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Games Poets Play

New York
Stern Auditorium, Carnegie Hall
05/09/2008 -  
Franz Schubert: Sonata in c minor, D.958
György Kurtág: From “Játékok”: Antiphone in F-Sharp Major” (Book II); Tumble-Bunny; Portrait 3; Dirge 2; Play with Infinity (Book III)
Johann Sebastian Bach: Contrapunctus No. 1 from “The Art of Fugue”, BWV 1080 – Sarabande from French Suite Number 5, BWV 816
Robert Schumann: Symphonic Etudes, Op. 13

Mitsuko Uchida (Piano)

Mitsuko Uchida began her career by being fastidious, elegant, a fine technician and an artist who seemed destined to play glorious chamber music, though nothing much in this century. But like the very best players from Asia, she quickly blossomed into an artist combining strength and taste, a respect for the old but an openness for the new, and with a personal (though never idiosyncratic) stamp on everything she plays.

Ms. Uchida is still one of the great Schubertians, in the Brendel tradition. But her recoding of Schoenberg’s Piano Concerto is more accessible, more lyrical than anything previous made. In this recital, the two works which sandwiched the recital were, predictably, Schubert and Schumann. But in between was Bach – which she rarely plays – and the Hungarian composer Kurtág, who, at the age of 82, will be making his very first appearance in America next year.

Even more adventurous, Ms. Uchida intertwined the Bach with the Kurtág, playing eight pieces in 14 minutes. That was natural with the Kurtág works, which were all taken from his several – hundred bagatelles in Játékok, the Magyar for “games” But these were not children’s games: they were games with very strict rules. No work was more than a minute long, but the rules—thank heaven – did not come from Anton Webern’s calculus. Rather Antiphony was exactly that, little scales which whizzed along against each other. Tumble-Bunny was yes, a funny piece which “fell down”. And Play With Infinity was so distant as to be almost unheard until the last whispers at the bottom of the piano.

How did these “harmonize” with the opening of Art of the Fugue and a slow saraband. A logician would say that all music is like a game, with composers setting the rules. But that begs the question. The real answer is that the works were all lyrical, sensitive, immaculately played.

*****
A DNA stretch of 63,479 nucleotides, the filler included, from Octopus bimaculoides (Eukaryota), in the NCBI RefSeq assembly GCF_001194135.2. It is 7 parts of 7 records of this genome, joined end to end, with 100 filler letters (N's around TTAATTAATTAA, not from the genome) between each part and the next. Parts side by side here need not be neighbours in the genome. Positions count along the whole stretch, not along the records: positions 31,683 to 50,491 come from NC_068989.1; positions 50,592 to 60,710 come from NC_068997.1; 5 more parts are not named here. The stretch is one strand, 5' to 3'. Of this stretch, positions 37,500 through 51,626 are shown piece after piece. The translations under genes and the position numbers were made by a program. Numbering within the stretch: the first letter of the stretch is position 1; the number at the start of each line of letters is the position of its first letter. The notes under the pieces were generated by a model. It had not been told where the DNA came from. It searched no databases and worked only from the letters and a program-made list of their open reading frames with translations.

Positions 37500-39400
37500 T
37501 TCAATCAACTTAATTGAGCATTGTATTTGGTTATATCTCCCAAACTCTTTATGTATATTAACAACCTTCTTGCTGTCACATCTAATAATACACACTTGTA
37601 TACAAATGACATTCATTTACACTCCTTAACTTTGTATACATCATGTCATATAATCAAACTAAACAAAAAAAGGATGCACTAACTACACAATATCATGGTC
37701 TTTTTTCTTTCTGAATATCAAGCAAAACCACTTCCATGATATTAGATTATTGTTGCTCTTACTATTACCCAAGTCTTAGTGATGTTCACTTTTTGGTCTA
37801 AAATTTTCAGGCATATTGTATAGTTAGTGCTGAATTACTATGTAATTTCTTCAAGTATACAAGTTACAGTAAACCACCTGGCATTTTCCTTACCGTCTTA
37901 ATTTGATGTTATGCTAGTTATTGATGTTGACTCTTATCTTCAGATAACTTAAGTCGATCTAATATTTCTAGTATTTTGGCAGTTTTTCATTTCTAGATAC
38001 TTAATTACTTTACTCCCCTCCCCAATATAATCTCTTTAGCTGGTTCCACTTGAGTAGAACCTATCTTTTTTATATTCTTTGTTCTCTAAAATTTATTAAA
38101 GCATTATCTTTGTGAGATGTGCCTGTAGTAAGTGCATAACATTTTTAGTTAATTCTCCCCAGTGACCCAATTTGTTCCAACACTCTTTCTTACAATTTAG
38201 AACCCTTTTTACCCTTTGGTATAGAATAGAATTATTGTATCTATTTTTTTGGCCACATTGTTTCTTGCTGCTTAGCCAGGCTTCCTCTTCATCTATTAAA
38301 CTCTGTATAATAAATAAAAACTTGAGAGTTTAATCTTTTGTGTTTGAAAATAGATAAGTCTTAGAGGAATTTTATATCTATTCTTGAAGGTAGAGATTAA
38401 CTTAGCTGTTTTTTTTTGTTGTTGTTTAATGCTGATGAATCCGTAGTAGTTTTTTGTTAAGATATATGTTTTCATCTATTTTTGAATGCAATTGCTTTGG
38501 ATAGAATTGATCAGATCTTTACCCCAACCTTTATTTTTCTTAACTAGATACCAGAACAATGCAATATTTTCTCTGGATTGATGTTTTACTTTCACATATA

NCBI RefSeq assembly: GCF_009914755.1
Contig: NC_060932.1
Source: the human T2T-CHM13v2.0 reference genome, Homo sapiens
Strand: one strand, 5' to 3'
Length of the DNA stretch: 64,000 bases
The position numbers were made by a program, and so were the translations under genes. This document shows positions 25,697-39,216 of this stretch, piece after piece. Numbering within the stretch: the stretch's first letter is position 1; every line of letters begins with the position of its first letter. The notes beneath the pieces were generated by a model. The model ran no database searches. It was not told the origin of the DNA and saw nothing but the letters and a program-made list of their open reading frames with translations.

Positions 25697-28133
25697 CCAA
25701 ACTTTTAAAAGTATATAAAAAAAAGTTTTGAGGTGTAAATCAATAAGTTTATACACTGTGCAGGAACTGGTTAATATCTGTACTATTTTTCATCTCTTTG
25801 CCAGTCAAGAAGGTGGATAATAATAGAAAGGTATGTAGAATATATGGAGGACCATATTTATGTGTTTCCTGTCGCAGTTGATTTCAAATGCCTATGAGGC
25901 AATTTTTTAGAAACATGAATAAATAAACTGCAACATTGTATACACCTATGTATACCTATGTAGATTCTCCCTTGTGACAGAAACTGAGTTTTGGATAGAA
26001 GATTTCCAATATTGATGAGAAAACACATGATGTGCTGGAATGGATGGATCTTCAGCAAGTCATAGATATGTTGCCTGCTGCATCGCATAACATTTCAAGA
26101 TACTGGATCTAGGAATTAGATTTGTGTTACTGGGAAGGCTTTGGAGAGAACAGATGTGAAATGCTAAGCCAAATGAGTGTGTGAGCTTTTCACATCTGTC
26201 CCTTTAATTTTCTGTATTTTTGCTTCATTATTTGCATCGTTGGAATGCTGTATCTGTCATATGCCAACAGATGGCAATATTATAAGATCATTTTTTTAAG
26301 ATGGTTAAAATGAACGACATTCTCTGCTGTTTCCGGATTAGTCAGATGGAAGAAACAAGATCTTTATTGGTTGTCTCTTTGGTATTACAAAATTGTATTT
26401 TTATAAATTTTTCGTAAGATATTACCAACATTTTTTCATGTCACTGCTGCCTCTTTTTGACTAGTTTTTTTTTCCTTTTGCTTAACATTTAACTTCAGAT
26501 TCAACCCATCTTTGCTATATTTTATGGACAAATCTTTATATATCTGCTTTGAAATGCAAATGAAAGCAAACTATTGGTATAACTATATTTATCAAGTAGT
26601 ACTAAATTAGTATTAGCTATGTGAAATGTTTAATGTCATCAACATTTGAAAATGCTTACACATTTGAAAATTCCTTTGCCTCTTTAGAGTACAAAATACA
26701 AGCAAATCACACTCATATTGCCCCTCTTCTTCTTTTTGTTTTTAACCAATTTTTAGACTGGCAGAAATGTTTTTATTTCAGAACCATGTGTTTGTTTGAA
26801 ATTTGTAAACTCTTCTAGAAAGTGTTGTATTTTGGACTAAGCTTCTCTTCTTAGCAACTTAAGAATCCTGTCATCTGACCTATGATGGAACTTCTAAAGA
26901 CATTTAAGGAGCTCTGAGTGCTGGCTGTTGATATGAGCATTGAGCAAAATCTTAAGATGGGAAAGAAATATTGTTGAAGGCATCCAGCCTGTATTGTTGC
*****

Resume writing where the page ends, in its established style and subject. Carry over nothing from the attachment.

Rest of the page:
Ms Uchida rarely plays Bach, perhaps because it is such an inner experience. Yet nothing was internal in her playing, which was frankly gorgeous.

There was another rarity here, her rare and forceful playing of Schubert’s penultimate C Minor Piano Sonata. As expected, the sounds were sonorous, the finger work perfect. But Ms. Uchida understands grades of emotion. Repeated phrases were each given different emphases, the sometimes unclear opening themes were given a gradual clarity. The second movement showed her at her most poetic best, and the finale was more than a hop-and-jump: it was a series of emotions. Some say that the minuet is out of place, but Ms. Uchida put it right in place, which was never a dance, but always dark, never quite out in the open.

Schumann’s Symphonic Etudes were grand, but I will always remember one “Uchida moment”. In the seventh variation, the series of 32nd-note rolls usually command the section. The pianist here took those very inner voices, and turned them virtually into a chorale without every losing the beat of Schumann’s top notes.

After one Schubert encore, we had two joys: First, that she will be playing again next Saturday. And second, that we had memories of unusual groupings, and unerring beauty.

Harry Rolnick



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